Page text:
Carmichael and Villopoto on RJ Hampshire’s Ernee MXoN track comments
RJ Hampshire had some interesting comments from his American viewpoint regarding the track at Ernee on Lewis Phillip’s Vital MX interview saying: “Dude, my qualifying crash, I kid you not, it didn’t matter if I had four wheels or not, I was doing a 360, a track shouldn’t be like that. I’m not going to complain about the track because I know I’m going to get a lot of hate from the Euros. Even the riders are like, ‘ you guys have it spoiled over there in the States.’ We aren’t spoiled, we just have water in our tracks and it’s tilled! I definitely think it played in France’s favour.”
Ryan Villopoto and Ricky Carmichael then had their say and weren’t in agreement with RJ, with RC saying: I saw an interview with RJ and he was talking about the track on qualifying day, I think the best riders in the world find a way to adapt to it. I’ve been there, it’s a super narrow track, a fun track. I think you would have loved it. It’s one of those tracks you can make up a lot of time, it’s gnarly, a lot of steep uphills and downhills. Some great corners, tight corners, you can come in harder than your competition, come out harder an faster than your competition.
At the end of the day you have to find ways to be better than guys. You watch Ken Roczen do it, Jett Lawrence do it, France didn’t have a problem with it, a lot of guys from other countries didn’t have a problem, you just have to figure it out.
RV chimed in: It’s tough, I watched the comment. The one thing that is a little short sighted, is these guys go around the world, and race so many different conditions and that’s just one of them. The US we see about three or four different types but a lot of those are really similar.
I only got to do four rounds of MXGP, from Qatar to Thailand, Argentina to Arco di Trento, drasticallly different soil conditions and track. As a racer coming from the US, you have to have an open mind, everybody has to race it. I’m not going to say they are better riders but technically on different condition from Lierop to Lommel, I think technically they better than we are. They basically live on a rock sheet in Europe, I just got back from Foxhill, it’s flint hard and blue groove, it’s a very unique track. That’s what Europe has to offer.
RC: You have to perform in all of them.
RV: The tracks are completely different, we have to adapt.
We caught up with Darren Lawrence who said he felt you have to have more technicality on GP tracks than America since the tracks are all more similar outdoors in the States, which makes sense when thinking about RJ’s view as that’s all he really knows – ripped tracks with traction!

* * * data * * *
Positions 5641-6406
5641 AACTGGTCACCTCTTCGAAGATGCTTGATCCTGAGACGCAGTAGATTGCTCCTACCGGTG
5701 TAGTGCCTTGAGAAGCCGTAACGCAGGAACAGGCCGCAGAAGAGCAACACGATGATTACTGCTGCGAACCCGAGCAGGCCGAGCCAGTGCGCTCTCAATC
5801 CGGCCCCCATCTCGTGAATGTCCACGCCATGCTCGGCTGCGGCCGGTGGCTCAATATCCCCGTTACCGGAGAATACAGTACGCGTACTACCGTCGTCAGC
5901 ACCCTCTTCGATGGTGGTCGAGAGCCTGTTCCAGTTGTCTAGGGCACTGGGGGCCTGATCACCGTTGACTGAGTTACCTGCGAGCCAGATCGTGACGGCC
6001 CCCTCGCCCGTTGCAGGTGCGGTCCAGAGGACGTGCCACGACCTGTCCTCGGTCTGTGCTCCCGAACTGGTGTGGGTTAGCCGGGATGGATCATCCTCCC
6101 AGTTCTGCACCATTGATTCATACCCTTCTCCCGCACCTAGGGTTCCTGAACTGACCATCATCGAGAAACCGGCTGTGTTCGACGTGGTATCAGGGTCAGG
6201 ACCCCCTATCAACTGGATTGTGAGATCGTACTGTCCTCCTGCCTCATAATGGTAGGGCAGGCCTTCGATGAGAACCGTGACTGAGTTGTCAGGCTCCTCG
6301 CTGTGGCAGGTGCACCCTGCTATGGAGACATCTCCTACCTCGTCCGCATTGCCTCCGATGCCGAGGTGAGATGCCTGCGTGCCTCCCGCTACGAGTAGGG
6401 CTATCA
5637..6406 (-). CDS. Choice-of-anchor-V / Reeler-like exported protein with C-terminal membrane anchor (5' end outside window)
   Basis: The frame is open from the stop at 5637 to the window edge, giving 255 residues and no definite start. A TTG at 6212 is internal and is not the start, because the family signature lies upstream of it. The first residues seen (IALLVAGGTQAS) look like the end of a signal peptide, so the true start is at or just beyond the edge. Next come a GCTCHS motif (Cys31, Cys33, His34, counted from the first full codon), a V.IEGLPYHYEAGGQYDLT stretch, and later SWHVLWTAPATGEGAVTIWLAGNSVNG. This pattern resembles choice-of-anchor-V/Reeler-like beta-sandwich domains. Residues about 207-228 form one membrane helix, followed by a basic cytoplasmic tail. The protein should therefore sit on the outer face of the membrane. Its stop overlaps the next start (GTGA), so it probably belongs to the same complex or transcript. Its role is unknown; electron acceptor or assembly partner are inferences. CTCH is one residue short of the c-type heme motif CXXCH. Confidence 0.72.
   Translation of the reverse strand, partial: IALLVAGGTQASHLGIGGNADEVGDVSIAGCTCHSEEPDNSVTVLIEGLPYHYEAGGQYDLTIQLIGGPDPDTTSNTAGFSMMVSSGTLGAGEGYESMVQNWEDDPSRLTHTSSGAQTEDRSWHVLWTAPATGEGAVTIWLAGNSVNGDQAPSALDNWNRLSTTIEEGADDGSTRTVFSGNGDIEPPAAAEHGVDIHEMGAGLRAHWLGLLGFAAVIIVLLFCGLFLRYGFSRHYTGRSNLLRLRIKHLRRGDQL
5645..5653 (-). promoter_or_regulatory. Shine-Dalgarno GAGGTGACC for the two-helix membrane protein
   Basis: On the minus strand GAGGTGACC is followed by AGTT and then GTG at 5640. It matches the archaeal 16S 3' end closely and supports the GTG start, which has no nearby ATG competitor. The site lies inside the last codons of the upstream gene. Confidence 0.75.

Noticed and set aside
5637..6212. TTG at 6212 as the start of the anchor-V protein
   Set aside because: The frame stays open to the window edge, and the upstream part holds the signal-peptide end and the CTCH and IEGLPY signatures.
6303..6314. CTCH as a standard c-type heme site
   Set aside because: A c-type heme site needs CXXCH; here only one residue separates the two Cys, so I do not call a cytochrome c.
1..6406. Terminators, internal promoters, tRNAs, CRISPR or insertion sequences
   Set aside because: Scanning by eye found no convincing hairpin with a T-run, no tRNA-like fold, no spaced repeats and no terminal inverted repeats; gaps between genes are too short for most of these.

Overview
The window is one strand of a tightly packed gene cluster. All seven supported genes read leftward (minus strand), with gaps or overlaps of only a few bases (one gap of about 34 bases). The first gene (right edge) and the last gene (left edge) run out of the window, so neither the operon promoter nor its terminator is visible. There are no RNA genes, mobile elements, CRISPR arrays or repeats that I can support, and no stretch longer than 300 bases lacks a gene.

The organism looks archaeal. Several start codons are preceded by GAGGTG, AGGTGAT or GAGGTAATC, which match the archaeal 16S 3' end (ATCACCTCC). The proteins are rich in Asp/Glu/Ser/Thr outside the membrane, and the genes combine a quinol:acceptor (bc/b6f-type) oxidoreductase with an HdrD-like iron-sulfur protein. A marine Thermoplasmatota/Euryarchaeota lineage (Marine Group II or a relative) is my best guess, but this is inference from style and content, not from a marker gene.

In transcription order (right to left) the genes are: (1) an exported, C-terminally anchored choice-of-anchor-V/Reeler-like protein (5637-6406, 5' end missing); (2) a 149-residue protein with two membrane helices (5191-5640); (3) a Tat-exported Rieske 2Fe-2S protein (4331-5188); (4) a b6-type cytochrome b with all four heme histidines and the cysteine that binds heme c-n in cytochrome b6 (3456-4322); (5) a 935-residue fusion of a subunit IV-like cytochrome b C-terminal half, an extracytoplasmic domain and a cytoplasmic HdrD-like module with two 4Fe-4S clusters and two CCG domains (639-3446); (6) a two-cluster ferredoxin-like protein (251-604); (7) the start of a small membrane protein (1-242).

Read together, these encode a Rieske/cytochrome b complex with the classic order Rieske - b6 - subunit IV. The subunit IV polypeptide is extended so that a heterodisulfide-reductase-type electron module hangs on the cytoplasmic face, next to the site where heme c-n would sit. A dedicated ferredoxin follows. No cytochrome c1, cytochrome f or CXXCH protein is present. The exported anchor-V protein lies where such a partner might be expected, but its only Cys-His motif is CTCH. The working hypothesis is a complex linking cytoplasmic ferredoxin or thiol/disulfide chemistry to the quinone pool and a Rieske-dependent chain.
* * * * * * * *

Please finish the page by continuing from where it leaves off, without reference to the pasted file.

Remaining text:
Darren said: Suspension was not good, Showa didn’t allow us to bring our suspension guy for some reason, some political thing, so we just had what we had. The first thing Hunter said was, ‘Whao its the first time we felt we have an American motorcycle now, just really snappy, really responsive.’ Obviously for supercoss, and our tracks are so soft and so ploughed, so you want that response. And that’s what he said,’whao you have to be so good on the throttle’.
It’s a bit of a boo boo on our behalf, but you just gotta ride the best we can and remember how to ride euro hard square edge. It made me realise that our tracks in America our motocross stuff is really consistent. They’re all ploughed there, all soft bumps, Washougal is really about the only one that matches this one.
I often say to the boys I’d love to come back to Europe every year for two or three weeks. Because Supercross, that’s our main thing but it wrecks your motocross, its a different riding and it takes a while and I’d love to come back to Europe for the base where you have to ride technically good, I wish that.
So it was good for us to look from a distance and go okay, we are getting Americanized because Supercross is just so important.
While son Jett said Americans are spoiled with track prep:
“I think in America we are pretty spoiled. The tracks are always ripped pretty deep so you have options and stuff. I mean I think for the fans it was good racing because to make a pass you had to be aggressive. “It was fun but a little bit sore for the wrist and ankles but we put up with it. I was able to finally battle for the win in the last race. For us we just had to get used to the different kind of style, technique and flow again.
“I was able to find that European flow again and go back to the old days and ride like how I can ride. We definitely get spoiled in America with the track prep.”
We also caught up with Tom Vialle who emphasised this point when he said about the major differences between the tracks after his day of domination: The qualifying race was nice I had a good race behind Simon, I could see his rhythm. It was a little bit different to outdoor (US) we have way more intensity in outdoors but also the track, you can put so much intensity outdoors, the dirt is way better. The track (Ernee) was awesome but it was super hard and slick, you cannot ride like as aggressive as you can in the US, so that’s the biggest difference I think.
So, was RJ right? From a US view, yes he was, that’s all they know in the States in this era, that is motocross there. But motocross shouldn’t be one type of condition, certainly not in a world championship anyway. In MXGP you have to be good on everything to be the best, from slick, loam to mud and be able adapt to different countries, maybe that’s the biggest difference in MXGP and AMA motocross racing.
(RJ should watch Luxembourg GP from 99 or 86 for slick or San Marino in the 90s or even Carlsbad back in the 80s in the US)
Get the full RV & RC show on MXoN here:
Image: Full Spectrum